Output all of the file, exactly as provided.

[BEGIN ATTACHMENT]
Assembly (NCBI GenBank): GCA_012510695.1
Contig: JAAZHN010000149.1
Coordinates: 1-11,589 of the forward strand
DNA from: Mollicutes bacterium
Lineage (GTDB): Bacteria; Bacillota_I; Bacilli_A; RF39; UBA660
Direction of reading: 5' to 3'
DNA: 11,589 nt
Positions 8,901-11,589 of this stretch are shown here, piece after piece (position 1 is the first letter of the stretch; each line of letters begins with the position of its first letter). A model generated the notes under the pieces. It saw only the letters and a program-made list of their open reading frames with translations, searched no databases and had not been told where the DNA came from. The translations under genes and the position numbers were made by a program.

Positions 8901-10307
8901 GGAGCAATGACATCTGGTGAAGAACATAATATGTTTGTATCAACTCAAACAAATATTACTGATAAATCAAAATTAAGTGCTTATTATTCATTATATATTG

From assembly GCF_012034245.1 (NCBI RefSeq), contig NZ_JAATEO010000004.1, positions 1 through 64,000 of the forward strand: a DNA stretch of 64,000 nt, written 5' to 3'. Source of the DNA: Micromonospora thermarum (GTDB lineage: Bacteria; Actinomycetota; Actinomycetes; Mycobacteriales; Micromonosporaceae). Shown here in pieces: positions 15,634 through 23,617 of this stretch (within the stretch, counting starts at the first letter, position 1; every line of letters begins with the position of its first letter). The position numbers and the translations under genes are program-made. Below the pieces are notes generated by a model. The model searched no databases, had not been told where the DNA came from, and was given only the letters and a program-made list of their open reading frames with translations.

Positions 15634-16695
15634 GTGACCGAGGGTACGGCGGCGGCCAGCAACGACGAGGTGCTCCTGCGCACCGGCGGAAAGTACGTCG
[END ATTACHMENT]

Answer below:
Assembly (NCBI GenBank): GCA_012510695.1
Contig: JAAZHN010000149.1
Coordinates: 1-11,589 of the forward strand
DNA from: Mollicutes bacterium
Lineage (GTDB): Bacteria; Bacillota_I; Bacilli_A; RF39; UBA660
Direction of reading: 5' to 3'
DNA: 11,589 nt
Positions 8,901-11,589 of this stretch are shown here, piece after piece (position 1 is the first letter of the stretch; each line of letters begins with the position of its first letter). A model generated the notes under the pieces. It saw only the letters and a program-made list of their open reading frames with translations, searched no databases and had not been told where the DNA came from. The translations under genes and the position numbers were made by a program.

Positions 8901-10307
8901 GGAGCAATGACATCTGGTGAAGAACATAATATGTTTGTATCAACTCAAACAAATATTACTGATAAATCAAAATTAAGTGCTTATTATTCATTATATATTG

From assembly GCF_012034245.1 (NCBI RefSeq), contig NZ_JAATEO010000004.1, positions 1 through 64,000 of the forward strand: a DNA stretch of 64,000 nt, written 5' to 3'. Source of the DNA: Micromonospora thermarum (GTDB lineage: Bacteria; Actinomycetota; Actinomycetes; Mycobacteriales; Micromonosporaceae). Shown here in pieces: positions 15,634 through 23,617 of this stretch (within the stretch, counting starts at the first letter, position 1; every line of letters begins with the position of its first letter). The position numbers and the translations under genes are program-made. Below the pieces are notes generated by a model. The model searched no databases, had not been told where the DNA came from, and was given only the letters and a program-made list of their open reading frames with translations.

Positions 15634-16695
15634 GTGACCGAGGGTACGGCGGCGGCCAGCAACGACGAGGTGCTCCTGCGCACCGGCGGAAAGTACGTCG